The juxtaposition of Ms and MS is intentional, in combination they make an accurate reference to only 21 accomplished women in the world to-day. This pair of prima facie identical prefix and suffix is a nature-nurture alignment attained by the resolution and very hard work put in by each and every female individual whom have passed one of the toughest tests in international wine world: Master Sommelier. The Master Sommelier examination is a strenuous triathlon itself, involving three key disciplines in the study of wine and hospitality: theory, tasting and practical service. The lowest pass mark of all modules is 75%, and average annual pass rate fluctuates around a meagre 10%. At present there are 219 Master Sommeliers around the world, among which only 21 of them are women. Today’s post highlights the story of Lindsey Whipple, one of the four newly-minted Master Sommeliers, and the only female, whom have just passed their exams last month in Aspen, Colorado. No doubts her professional story makes the international wine world proud, yet behind all the accolades and achievements, it is the story of a girl born to half a family of Italians all passionate about food, wine and friends; and a journey through which she learns to balance between comradeship and independence, struggles and perseverance, stress and motivation.
Lindsey had an early start with wine. With half of her family being Italians, Lindsay got used to entertaining friends and families over food and wine every Sunday. At ten or eleven, she started putting away wines in her own closet, and that’d probably be her first wine collection! At university, Lindsey entered United States’ top hospitality school University of Nevada Las Vegas, where she dabbled into the professional world of alcoholic beverages beginning with a semester on distilled spirits. Attending various tastings during university life led her to her first crush, 1985 Chateau Margaux, a sip that pointed her down the road less traveled by. A pursuit in the career field of wine and beverage brought Lindsay to a rotation of restaurant and wine portfolio management roles in Las Vegas and Los Angeles. Over the years she has worked in Las Vegas for restaurant outlets Mark’s, Cut by Wolfgang Puck, and in Los Angeles for Campanile. In 2003, she took her Introductory Sommelier, first step along the ladder that leads towards the esteemed title of Master Sommelier. Over 10 years, she took the other two progressively harder examinations on the way and finally obtained her Master Sommelier accreditation in May 2014.
“Sounds like a pharmacist.” That is Lindsey’s two cents on the role of a sommelier in a restaurant. The concept of a heart-winning sommelier has always been coined as the knowledgable wine person who humbly applies what s/he knows to find the wine that the diner seeks, without superimposing his/her personal preferences and opinion on the matter. Lindsay’s pharmacist metaphor is accurate, with a touch of Tim Burton’s sense of quirky humour. On sommelier exam techniques and tips, Lindsay credits her friends and study groups for their help and assistance, citing peer support one of the cardinal pillars that underpins and evolves the profession of sommelier. “But the pursuit is a lonely journey,” Lindsey added emphatically. She had distanced herself and stayed away from friends and families during the last stage of preparation, so to find her internal zen and calmness through isolation. Going through the examination itself is an exhilarating experience, as you are given more or less half an hour’s time to show people what you’ve got after years of preparation. Those moments overwhelm one too many brightest individuals with tsunamis of stress and anxiety. To Lindsey, the trick’s all in the mind. “It’s always about fun, walk in there and don’t be terrified, be ready to take it down and show them what you got,” she waxed lyrically, “…make it fun for the people testing you, and for yourself too.”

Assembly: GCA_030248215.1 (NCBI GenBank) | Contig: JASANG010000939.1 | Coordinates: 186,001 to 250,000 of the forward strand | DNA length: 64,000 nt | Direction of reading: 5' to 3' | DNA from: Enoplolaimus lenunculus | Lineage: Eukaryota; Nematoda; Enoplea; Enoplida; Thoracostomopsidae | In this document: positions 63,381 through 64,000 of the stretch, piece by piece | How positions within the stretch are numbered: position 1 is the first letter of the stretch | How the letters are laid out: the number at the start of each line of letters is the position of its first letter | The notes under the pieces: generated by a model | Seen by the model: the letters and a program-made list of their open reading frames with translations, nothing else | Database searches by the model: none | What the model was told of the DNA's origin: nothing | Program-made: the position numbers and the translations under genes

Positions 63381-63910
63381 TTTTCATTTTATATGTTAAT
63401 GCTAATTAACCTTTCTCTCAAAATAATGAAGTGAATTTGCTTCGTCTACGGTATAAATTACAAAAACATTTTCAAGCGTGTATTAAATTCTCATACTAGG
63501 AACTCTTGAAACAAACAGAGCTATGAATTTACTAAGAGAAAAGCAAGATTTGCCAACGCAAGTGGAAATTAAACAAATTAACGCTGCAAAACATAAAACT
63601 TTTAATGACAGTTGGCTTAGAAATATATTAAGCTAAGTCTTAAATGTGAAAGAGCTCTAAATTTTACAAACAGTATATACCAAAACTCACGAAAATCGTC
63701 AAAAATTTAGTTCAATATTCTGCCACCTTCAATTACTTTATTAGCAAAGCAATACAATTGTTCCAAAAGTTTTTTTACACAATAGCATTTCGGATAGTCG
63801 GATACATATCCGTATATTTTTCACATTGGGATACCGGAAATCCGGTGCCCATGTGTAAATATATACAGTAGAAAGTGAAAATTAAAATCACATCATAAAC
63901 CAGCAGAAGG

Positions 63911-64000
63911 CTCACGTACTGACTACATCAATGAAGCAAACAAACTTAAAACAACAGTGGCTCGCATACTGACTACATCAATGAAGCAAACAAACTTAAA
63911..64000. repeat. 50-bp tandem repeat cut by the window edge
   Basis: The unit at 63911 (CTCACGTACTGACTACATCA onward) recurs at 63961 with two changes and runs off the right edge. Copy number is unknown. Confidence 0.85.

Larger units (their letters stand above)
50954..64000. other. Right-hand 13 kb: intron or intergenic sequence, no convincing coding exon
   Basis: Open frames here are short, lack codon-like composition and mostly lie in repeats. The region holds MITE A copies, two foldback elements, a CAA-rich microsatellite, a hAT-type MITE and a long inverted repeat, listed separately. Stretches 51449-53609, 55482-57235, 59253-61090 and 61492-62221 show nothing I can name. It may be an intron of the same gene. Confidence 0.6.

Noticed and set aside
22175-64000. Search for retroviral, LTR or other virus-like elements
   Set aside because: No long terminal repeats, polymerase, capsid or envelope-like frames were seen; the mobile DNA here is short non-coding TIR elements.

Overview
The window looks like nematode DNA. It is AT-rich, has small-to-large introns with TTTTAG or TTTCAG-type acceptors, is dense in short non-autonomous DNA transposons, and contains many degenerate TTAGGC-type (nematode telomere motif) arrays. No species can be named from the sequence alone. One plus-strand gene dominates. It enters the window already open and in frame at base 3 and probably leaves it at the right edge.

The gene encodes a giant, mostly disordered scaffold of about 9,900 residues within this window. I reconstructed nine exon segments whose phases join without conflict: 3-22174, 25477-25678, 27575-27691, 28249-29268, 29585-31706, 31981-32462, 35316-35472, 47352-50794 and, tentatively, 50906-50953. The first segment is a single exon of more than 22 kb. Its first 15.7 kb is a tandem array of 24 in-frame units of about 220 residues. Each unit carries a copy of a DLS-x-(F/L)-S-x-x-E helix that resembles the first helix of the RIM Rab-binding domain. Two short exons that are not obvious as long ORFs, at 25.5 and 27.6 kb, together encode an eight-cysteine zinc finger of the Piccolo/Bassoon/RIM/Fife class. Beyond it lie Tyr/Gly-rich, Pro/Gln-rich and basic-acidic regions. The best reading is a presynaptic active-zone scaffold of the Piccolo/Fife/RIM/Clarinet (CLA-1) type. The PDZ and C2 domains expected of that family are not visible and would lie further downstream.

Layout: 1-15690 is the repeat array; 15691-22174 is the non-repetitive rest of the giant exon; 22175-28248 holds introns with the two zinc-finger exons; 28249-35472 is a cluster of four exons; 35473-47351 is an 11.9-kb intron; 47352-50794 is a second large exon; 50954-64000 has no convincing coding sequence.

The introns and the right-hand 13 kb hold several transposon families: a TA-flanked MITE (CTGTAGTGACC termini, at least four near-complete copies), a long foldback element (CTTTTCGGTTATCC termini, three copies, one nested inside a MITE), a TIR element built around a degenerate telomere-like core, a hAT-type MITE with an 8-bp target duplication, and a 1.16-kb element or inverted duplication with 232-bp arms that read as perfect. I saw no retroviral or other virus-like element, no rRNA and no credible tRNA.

Master Sommelier results announcement differs from the practice at more junior levels of examinations. Candidates are individually led to different locations within the complex by the examiners and be informed separately whether they’ve made the mark. Lindsey was brought to the corner of a function room where she was told that she passed this gruelling examination. There were no overjoyed tears, no angry throw of chairs, no pants stripping (these bizarre behaviours have all allegedly happened in the past). It was pure happiness, it felt like her graduating from college once more, it was “the world is her oyster” kind of moment. Lindsey spared no tears for that life-changing moment, knowing full well that she has already shed enough tears on the way. Now a one-month-old Master Sommelier, Lindsey is busy reorganising her career and life objectives, ready and excited to embrace changes and opportunities yet to come her way. What remains unchanged is her willingness to share her passion and knowledge of wine. “I am never unapproachable”, Lindsey serenely remarked.
Picture (above): Lindsey Whipple receiving her Master Sommelier pin after years of hard work
Picture (below): Lindsey Whipple Master Sommelier